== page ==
David Rowlands: Military Artist
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The Raid on St Nazaire, 28th March 1942   The Raid on St Nazaire, 28th March 1942

“A deed of glory intimately involved with high strategy” Winston Churchill.

In early 1942 Britain's very survival was threatened by the success of German U-Boat raids on shipping in the Atlantic. Their mighty battleship 'Tirpitz' posed an even greater threat. ‘Operation Chariot’, a sea-borne commando attack, was launched on the huge 'Normandie' dock in the heavily defended St Nazaire harbour. Destruction of the dock would deprive the Germans of the only repair site on the Atlantic coast big enough for the 50,000 ton 'Tirpitz'.

Accompanied by 18 small craft of Coastal Forces, HMS Campbeltown boldly steamed up the Loire estuary under intense German fire, and struck the caisson of the dry dock at 0134 hrs. The Commandos rapidly disembarked from the bows and set about destroying the dock installations. Of the 622 who set out from Falmouth 169 died, 200 became prisoners and only 242 returned home. Five Victoria Crosses, four DSO’s, seventeen DSC’s and eleven MC’s were awarded in this daring and brilliantly successful raid.

The St Nazaire Society, which is made up of the survivors of the Raid, felt that the deeds of the Army Commandos were not well-known enough, and a dramatic painting would help to perpetuate the memory of their achievement. I was invited to attend two of their committee meetings, and it has been a pleasure and an honour to meet these modest heroes, and to listen to their stories.

I drove to St Nazaire and in company with Charles Nicol, a French historian and expert on the event, I walked all around the scene of the action at the Normandie dock. I read everything I could lay my hands on about the Raid, and the National Maritime Museum provided me with copies of German photographs of HMS Campbeltown in the dock the morning after. I interviewed all the surviving Commandos who are depicted in the scene, as well as James Dorrian, author of the book 'Storming St Nazaire.’ It was quite complicated working out what each soldier was carrying: assault parties, demolition parties and their protection parties all had weapons and equipment specific to each task they were allotted to carry out.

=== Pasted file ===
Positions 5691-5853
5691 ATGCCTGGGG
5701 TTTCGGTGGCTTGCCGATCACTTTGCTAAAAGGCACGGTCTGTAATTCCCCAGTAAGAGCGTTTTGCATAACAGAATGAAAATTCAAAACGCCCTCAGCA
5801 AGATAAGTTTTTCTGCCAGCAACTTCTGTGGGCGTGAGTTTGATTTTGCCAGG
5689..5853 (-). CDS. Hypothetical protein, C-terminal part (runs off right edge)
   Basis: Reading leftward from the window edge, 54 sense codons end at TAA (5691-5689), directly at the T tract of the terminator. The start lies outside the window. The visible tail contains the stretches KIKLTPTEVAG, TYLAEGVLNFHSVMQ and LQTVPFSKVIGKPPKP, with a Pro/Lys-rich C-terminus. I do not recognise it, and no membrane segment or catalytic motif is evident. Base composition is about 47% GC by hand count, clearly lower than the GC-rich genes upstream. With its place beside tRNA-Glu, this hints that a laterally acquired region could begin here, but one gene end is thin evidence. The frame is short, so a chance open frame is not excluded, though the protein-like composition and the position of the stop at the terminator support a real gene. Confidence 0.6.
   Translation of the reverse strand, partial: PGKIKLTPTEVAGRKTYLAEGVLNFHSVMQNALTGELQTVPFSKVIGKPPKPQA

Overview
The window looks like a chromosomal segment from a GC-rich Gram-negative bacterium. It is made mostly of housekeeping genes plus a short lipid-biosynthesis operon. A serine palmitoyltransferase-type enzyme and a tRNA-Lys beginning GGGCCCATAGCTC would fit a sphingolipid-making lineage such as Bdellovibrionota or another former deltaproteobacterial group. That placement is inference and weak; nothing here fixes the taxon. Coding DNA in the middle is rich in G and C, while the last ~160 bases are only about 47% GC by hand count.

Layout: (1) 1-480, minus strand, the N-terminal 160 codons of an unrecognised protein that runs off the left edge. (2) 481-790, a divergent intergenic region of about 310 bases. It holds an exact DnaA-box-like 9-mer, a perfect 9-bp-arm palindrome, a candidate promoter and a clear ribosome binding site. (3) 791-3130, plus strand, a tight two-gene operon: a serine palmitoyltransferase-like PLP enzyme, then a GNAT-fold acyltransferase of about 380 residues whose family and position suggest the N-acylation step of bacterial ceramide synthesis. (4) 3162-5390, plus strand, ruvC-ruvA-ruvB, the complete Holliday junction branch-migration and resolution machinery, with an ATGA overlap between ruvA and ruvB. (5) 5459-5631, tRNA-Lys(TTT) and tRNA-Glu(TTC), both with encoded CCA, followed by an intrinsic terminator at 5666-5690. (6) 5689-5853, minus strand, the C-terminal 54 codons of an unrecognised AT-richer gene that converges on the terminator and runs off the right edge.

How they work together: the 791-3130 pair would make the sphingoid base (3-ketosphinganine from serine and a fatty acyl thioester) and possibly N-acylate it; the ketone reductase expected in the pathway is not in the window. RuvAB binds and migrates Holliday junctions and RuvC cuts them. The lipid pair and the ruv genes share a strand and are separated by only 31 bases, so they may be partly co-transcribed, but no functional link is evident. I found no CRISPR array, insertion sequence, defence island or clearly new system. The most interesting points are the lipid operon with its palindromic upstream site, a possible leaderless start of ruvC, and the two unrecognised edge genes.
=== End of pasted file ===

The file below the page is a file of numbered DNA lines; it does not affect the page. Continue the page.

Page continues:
I produced several sketches of the Raid, and the Charioteers selected the view showing the Commandos disembarking from the fore-deck of HMS Campbeltown. The painting shows HMS Campbeltown at 0137 hrs, three minutes after ramming the gate of the dry dock. Under intense German fire and searchlights, the assault parties led by Lt. J M Roderick and Captain D W Roy have already rushed from both sides of the ship down onto the caisson. Coming down the steel and bamboo ladders on the port side are the protection parties of Lts Denison and Hopwood, with the demolition parties carrying their heavy bergen rucksacks full of explosives close behind them. Capt. R K Montgomery RE is among them. The imperturbable Major W O Copland, with his rifle slung over his shoulder, coolly encourages each party as it emerges onto the fo'c'sle. Holding the steel ladder are Lts N T B Tibbits RN and C H Gough RN, laughing and cursing.

The picture was commissioned by the St Nazaire Association, and was unveiled at the 60th Anniversary Reunion at Falmouth in April 2002. The following year it was presented to the National Army Museum to be put on permanent display.

Medium: Oil on Canvas

Printed image size(s): B2 only (58 x 38 cm)

Owner: The St Nazaire Society and the National Army Museum

Price(s): £65